And the leaves keep on falling...

There have been a TON of leaves to rake this year - and that is probably
a good thing as it gives me time to think and move. The autumn air has been chilled of late, sometimes with passing hints of sleet, so winter is just around the corner. Before sleep last night I reread these words from Parker Palmer about the season of fall. He notes that autumn is all about the interplay of harvesting and sowing, dying and reaping unseen blessings:

Autumn constantly reminds me that my daily dyings are necessary precursors to new life. If I try to “make” a life that defies the diminishments of autumn, the life I end up with will be artificial, at best, and utterly colorless as well. But when I yield to the endless interplay of living and dying, dying and living, the life I am given will be real and colorful, fruitful and whole .

As I pile leaves onto the compost heap I know this to be true. At the same time that my back aches, I feel connected to a rhythm of life and death far greater than myself. I am also keenly aware, however, of how easily I  try to escape from this paradoxical truth. Palmer observes that:

In a paradox, opposites do not negate each other – they cohere in
mysterious unity at the heart of reality. Deeper still, they need each other for health, as my body needs to breathe in as well as breathe out. But in a culture that prefers the ease of either-or thinking to the complexities of paradox, we have a hard time holding opposites
together. We want light without darkness, the glories of spring and
summer without the demands of autumn and winter, and the 
Faustian bargains we make fail to sustain our lives.

I think that is why we wanted to watch "Maleficent" last night. I liked it and found the paradoxical interplay of light and darkness in the main characters to ring true to my own inner debates. In a unique twist on the traditional "Sleeping Beauty" plot line, it is the evil queen who both experiences a change in heart and raises the young princess with love and wonder as an act of repentance, and also shares with her the kiss of true love that finally awakens the sleeping beauty from the curse. In an age filled with darkness, it was an archetypal reminder that no matter where we find ourselves on the road of life, our stories are not over: they are ripening as we change and respond to the quiet but ever real call of compassion.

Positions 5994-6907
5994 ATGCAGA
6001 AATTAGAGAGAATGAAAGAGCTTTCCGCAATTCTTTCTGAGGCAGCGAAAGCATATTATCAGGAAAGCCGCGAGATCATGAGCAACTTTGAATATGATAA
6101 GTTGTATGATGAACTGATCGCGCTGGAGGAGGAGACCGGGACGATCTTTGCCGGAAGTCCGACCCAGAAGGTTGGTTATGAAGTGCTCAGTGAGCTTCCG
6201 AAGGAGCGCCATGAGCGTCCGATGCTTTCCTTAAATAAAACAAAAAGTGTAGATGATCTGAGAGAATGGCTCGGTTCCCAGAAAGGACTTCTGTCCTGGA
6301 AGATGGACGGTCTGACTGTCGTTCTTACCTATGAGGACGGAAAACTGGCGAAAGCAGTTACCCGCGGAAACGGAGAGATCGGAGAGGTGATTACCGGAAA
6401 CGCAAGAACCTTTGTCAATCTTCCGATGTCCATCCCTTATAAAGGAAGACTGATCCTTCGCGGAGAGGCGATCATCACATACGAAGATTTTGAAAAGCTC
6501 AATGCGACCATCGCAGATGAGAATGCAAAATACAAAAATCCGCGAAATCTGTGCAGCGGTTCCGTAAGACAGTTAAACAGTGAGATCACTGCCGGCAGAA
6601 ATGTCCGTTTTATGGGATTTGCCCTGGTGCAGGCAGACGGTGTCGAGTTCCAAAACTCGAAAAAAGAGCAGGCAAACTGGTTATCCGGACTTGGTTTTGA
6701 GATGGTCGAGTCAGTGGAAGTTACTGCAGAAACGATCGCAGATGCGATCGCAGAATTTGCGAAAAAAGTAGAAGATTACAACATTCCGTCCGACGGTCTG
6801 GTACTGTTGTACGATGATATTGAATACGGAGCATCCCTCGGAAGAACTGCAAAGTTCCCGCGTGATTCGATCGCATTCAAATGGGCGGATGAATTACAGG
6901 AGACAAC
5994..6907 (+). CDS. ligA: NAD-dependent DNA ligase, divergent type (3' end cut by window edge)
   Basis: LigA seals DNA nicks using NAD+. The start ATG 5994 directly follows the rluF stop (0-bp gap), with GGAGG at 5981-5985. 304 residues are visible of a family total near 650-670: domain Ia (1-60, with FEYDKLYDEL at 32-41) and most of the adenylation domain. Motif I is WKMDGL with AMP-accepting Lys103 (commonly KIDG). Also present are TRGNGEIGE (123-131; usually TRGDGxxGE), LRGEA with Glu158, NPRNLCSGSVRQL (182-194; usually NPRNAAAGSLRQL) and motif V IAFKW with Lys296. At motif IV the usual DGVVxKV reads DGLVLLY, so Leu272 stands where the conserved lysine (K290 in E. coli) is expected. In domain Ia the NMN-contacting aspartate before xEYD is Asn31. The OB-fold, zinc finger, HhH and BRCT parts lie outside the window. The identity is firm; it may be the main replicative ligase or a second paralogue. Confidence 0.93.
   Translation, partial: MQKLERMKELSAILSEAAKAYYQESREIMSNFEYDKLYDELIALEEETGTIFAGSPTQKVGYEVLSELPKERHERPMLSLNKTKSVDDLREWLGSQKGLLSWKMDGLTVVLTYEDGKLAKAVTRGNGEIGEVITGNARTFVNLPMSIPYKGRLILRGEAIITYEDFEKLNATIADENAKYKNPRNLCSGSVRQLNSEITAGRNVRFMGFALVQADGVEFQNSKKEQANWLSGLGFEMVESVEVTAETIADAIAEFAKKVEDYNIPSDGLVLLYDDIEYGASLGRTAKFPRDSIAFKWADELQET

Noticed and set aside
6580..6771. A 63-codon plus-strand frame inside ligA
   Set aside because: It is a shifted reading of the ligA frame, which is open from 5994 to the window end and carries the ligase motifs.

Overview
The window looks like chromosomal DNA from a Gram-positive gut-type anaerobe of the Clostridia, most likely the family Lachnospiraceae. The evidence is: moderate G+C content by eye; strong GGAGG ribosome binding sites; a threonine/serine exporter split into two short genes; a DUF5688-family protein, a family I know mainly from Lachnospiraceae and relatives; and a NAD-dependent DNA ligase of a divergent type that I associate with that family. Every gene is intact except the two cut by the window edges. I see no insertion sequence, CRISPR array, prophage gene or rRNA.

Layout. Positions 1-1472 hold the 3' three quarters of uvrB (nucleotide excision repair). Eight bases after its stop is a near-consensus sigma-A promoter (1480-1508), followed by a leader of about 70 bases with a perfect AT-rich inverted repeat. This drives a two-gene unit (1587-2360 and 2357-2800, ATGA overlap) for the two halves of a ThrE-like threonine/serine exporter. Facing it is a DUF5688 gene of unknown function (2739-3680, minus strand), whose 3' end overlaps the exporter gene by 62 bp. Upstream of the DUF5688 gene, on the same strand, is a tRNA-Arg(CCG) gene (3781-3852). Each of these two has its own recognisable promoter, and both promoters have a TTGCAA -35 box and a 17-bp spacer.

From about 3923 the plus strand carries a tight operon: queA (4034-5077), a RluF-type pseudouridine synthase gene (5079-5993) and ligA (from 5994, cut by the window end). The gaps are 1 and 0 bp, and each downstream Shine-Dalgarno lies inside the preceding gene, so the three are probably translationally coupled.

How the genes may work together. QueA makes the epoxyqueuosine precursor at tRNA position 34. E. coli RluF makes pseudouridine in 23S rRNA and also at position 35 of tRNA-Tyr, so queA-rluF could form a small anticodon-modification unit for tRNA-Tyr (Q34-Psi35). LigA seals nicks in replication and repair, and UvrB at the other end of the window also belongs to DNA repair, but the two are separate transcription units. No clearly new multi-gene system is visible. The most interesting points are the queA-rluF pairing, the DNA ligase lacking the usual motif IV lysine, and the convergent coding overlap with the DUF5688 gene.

It is less than six months to my sabbatical in Montreal. I am so eager I can barely stand it. And, at the same time, I not only have more leaves to rake but two essential liturgical seasons to journey through with my faith community. (And let's not even mention my own sojourn with grief, ok?) There is also a stewardship drive to accomplish this month and a musical concert to benefit our neighbors in need of emergency fuel assistance. I love each of these discrete events and want to embrace them fully. I also know that my energy level this year is at an all time low and my spirit subdued. So for reasons greater than myself, it feels as if I will be wandering through autumn far longer than the season on the calendar.

Perhaps that is why this year's Thanksgiving Eve concert is shaping up to be quieter and more mellow than previous incarnations. I know this has guided my planning for this year's stewardship drive; it too will be more of a gentle reminder to be faithful than a full-out NPR fund drive. I seem to be trusting the truth of autumn more this year than in years past - particularly as I wrestle with this insight from Palmer:

When we so fear the dark that we demand light around the

clock, there can be only one result: artificial light that is glaring and
graceless and, beyond its borders, a darkness that grows ever more 
terrifying as we try to hold it off. Split off from each other, neither
darkness nor light is fit for human habitation. But if we allow the
paradox of darkness and light to be, the two will conspire to bring

wholeness and health to every living thing.

My heart says to rest in this paradox. After all there is tea to share with my sweetheart this morning, more leaves to rake, a bass groove to practice for tomorrow's worship and our church harvest supper this evening. Through it all, the leaves keep falling...

photo credits:  Dianne De Mott


Peter said…
Maleficent is a splendid film, and as you so astutely observe, the light and dark of the characters, especially Maleficent, mirrors the light and dark dance of our own psyches. I loved watching her slow and painful growth, not to mention her profound courage in allowing that growth to happen.

I was privileged to watch it with Emma, our daughter, with whom I had quite a good discussion afterwards.
RJ said…
I've been waiting to watch it since your good words, my man. And I am so grateful.

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